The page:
in spending over the next ten years for the pentagon? what's a reasonable part of the deal for na? >> i think a reasonable one is actually about the amount in the sequestration. that's a little bit less than what the boles-simpson commission had. they had about $750 billion. if you take a salmi slice cut like the sequestration bill does, you will harm the military. if you're able to say, wait a moment, maybe we don't need quite as many submarines and we need a sensor system and you can change how we are to the systems we're procuring, then you're able to do this decrease in spending if you put it in the right capability. that's the enormous change that we have to have in our military. look, the navy dpom natuominate commons of the seas and the air force dominates the commons of the air. we have to dominate the commons of cyberspace. look what we did to iran. when we take down centrifuges that enrich the terrain yum. by one virus we stymied them for a while. imagine if we read everything out there and the other side knows that we can do that kind of damage. that is what is very difficult to br
pentagon correspondent, in which she stocked to petraeus' spokesman while he was in iraq and the question was how is holly doing and the answer was furious would be an understatement. >>> joining us, our senior political analyst, david gergen. he's known both general petraeus and paula broadwell for several year, has communicated with both of them electronically since the scandal broke. also joining us, howard kurtz, the host of "reliable sources" also the washington bureau chief for "newsweek" and "the daily beast." first of all, david gergen, let me go to you. you've communicated with general petraeus, with paula broadwell. what are they saying? how are they doing? what do they have to relate? >> well, the communication had been private, wolf, and i had sent them notes of support when this news first broke because i have known both of them for a long time. i know him better than i know paula, but i just think the world of him. he's been one of the finest leaders of his generation, warrior scholar, has done great service for this country. i was just -- this is so painful for him and for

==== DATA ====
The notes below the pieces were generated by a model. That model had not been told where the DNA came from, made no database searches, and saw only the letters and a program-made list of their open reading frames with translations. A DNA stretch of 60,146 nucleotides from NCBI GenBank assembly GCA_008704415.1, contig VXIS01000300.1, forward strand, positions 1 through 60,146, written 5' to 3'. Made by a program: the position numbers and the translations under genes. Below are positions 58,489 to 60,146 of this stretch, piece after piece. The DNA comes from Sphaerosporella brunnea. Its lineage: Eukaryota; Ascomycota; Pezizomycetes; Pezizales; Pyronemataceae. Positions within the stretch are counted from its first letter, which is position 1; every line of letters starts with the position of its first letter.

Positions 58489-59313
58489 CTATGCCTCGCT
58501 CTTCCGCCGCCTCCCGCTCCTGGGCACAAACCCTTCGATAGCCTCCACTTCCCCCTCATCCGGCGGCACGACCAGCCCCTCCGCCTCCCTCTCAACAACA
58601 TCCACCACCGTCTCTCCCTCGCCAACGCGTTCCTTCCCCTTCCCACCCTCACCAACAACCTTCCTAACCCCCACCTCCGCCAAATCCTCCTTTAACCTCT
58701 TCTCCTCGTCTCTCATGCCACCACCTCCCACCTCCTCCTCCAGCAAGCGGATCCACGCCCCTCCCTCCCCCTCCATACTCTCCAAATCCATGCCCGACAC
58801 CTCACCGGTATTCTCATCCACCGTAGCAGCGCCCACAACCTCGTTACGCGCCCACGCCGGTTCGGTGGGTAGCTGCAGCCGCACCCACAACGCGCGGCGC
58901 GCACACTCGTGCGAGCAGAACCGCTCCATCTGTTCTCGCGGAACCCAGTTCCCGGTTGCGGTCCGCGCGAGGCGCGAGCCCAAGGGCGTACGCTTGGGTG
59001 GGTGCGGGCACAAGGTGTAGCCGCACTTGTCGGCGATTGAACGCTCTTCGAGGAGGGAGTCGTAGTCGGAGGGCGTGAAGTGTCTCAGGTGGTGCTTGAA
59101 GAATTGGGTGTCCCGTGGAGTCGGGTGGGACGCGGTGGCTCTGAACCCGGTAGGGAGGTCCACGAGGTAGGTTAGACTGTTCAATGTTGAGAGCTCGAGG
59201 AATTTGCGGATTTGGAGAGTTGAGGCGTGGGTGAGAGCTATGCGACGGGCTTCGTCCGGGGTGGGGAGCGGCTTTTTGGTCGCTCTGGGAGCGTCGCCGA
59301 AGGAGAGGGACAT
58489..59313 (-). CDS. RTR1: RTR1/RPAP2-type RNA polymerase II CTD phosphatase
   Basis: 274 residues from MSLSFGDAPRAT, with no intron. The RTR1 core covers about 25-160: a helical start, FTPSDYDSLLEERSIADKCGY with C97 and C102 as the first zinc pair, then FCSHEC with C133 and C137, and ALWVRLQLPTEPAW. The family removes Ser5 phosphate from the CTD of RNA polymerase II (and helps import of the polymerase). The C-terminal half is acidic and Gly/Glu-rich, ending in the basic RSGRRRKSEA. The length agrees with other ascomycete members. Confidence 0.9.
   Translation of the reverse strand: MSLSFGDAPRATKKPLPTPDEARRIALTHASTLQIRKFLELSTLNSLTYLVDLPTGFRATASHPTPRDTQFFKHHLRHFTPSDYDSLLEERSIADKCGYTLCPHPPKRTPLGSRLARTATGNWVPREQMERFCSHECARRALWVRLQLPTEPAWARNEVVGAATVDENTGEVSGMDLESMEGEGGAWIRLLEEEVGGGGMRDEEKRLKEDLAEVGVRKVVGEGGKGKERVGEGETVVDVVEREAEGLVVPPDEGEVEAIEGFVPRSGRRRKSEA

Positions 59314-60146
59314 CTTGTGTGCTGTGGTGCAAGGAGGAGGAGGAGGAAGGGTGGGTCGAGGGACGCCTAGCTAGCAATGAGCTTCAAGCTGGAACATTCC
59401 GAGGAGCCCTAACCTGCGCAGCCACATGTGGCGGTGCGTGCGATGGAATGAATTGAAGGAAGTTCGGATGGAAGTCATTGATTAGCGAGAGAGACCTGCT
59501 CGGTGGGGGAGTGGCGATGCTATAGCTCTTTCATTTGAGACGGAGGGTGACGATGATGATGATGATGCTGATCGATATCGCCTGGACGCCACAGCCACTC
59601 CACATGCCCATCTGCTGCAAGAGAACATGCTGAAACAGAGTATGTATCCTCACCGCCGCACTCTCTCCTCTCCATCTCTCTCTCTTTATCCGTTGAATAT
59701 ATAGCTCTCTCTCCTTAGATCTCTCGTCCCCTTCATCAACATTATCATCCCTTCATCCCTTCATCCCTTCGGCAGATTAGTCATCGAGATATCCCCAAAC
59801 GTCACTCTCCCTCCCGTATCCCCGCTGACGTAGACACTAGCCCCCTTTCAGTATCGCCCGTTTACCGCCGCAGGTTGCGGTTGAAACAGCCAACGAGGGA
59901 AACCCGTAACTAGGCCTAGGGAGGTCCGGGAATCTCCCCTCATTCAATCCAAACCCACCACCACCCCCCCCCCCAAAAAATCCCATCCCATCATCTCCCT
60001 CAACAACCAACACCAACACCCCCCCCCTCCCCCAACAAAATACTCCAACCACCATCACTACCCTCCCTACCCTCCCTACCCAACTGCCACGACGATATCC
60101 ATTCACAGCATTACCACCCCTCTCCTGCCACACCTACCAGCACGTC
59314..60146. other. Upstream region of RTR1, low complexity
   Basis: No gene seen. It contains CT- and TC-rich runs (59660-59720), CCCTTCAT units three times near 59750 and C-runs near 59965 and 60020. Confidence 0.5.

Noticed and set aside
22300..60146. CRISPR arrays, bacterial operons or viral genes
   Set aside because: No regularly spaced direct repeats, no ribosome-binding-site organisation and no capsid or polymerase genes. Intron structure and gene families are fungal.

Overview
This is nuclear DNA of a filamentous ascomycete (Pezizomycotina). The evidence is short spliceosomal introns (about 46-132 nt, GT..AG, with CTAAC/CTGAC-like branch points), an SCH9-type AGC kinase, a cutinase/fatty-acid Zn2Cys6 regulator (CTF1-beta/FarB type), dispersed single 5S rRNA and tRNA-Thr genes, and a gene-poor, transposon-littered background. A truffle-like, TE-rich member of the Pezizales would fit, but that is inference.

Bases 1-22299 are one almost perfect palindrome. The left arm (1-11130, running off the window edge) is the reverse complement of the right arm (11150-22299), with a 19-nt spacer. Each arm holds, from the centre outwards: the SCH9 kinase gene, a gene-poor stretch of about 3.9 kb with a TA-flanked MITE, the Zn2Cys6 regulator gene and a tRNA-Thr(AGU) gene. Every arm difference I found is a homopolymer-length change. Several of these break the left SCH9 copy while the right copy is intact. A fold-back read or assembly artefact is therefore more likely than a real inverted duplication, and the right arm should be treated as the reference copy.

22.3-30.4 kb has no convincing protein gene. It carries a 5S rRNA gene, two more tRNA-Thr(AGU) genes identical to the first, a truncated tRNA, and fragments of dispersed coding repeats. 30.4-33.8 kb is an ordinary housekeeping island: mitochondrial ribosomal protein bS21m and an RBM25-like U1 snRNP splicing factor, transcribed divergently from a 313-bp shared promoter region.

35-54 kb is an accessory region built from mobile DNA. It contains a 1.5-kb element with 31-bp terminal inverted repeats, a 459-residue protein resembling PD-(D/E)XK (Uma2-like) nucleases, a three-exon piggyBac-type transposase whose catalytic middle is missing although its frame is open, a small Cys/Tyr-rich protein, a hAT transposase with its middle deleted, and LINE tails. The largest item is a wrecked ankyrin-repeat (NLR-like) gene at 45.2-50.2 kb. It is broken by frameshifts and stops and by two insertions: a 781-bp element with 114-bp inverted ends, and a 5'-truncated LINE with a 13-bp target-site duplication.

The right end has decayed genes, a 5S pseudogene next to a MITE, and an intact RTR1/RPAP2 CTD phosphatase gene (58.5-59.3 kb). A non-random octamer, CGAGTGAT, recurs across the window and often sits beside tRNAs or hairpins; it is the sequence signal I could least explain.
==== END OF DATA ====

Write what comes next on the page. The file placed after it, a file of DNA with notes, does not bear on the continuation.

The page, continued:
revealed. national security correspondent jennifer griffin is live at the pentagon with more on this, including a fox news exclusive. >> or well, we've been looking at a speech that paula broadwell gave on october 26th in denver, colorado, and in that speech she raises some serious questions that some are wondering whether she may have revealed details that she knew about the benghazi investigations, details that broadwell may have, in fact, obtained from her relationship with cia director david petraeus. at this speech at her alma mater in denver on october 26th, the same day as fox news reported by the way that requests from the ci ark annex were -- cia annex were denied, she said this: >> the cia annex had actually, had taken a couple of libyan militia members prisoners, and they think that the attack on the consulate was an effort to try to get the prisoners back, so that's still being vetted. >> reporter: being vetted by whom, the cia? that wasn't in any of the official cia timelines. the implication is that the attack on the u.s. consulate was, n. a strike against the cia opera
Search Results 0 to 11 of about 12 (some duplicates have been removed)